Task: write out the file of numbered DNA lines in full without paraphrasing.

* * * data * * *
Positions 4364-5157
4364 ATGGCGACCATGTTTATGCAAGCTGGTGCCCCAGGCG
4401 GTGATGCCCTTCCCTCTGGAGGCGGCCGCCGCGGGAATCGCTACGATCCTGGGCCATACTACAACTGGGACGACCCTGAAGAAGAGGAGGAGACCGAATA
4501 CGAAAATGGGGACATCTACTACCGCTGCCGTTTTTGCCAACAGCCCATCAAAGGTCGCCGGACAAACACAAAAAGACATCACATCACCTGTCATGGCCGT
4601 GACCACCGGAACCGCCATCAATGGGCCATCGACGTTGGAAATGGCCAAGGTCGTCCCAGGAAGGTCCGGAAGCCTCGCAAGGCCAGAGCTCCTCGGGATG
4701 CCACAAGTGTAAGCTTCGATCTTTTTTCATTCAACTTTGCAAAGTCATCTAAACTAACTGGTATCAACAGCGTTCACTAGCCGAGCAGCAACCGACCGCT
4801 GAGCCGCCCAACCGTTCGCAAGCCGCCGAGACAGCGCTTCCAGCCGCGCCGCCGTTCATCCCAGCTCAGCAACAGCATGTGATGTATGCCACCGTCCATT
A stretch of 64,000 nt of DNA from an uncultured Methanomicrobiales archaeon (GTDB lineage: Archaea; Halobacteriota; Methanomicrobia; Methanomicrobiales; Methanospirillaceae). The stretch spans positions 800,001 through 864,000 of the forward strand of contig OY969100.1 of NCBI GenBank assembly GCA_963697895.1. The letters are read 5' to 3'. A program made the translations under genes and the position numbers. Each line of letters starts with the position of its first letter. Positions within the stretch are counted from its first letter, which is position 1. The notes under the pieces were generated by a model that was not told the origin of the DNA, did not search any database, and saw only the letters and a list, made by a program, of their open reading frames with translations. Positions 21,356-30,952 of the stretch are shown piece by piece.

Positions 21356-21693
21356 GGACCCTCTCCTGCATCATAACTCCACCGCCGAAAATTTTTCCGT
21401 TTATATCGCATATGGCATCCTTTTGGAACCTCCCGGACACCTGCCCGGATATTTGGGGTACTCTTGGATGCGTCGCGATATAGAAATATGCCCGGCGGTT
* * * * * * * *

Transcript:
Positions 4364-5157
4364 ATGGCGACCATGTTTATGCAAGCTGGTGCCCCAGGCG
4401 GTGATGCCCTTCCCTCTGGAGGCGGCCGCCGCGGGAATCGCTACGATCCTGGGCCATACTACAACTGGGACGACCCTGAAGAAGAGGAGGAGACCGAATA
4501 CGAAAATGGGGACATCTACTACCGCTGCCGTTTTTGCCAACAGCCCATCAAAGGTCGCCGGACAAACACAAAAAGACATCACATCACCTGTCATGGCCGT
4601 GACCACCGGAACCGCCATCAATGGGCCATCGACGTTGGAAATGGCCAAGGTCGTCCCAGGAAGGTCCGGAAGCCTCGCAAGGCCAGAGCTCCTCGGGATG
4701 CCACAAGTGTAAGCTTCGATCTTTTTTCATTCAACTTTGCAAAGTCATCTAAACTAACTGGTATCAACAGCGTTCACTAGCCGAGCAGCAACCGACCGCT
4801 GAGCCGCCCAACCGTTCGCAAGCCGCCGAGACAGCGCTTCCAGCCGCGCCGCCGTTCATCCCAGCTCAGCAACAGCATGTGATGTATGCCACCGTCCATT
A stretch of 64,000 nt of DNA from an uncultured Methanomicrobiales archaeon (GTDB lineage: Archaea; Halobacteriota; Methanomicrobia; Methanomicrobiales; Methanospirillaceae). The stretch spans positions 800,001 through 864,000 of the forward strand of contig OY969100.1 of NCBI GenBank assembly GCA_963697895.1. The letters are read 5' to 3'. A program made the translations under genes and the position numbers. Each line of letters starts with the position of its first letter. Positions within the stretch are counted from its first letter, which is position 1. The notes under the pieces were generated by a model that was not told the origin of the DNA, did not search any database, and saw only the letters and a list, made by a program, of their open reading frames with translations. Positions 21,356-30,952 of the stretch are shown piece by piece.

Positions 21356-21693
21356 GGACCCTCTCCTGCATCATAACTCCACCGCCGAAAATTTTTCCGT
21401 TTATATCGCATATGGCATCCTTTTGGAACCTCCCGGACACCTGCCCGGATATTTGGGGTACTCTTGGATGCGTCGCGATATAGAAATATGCCCGGCGGTT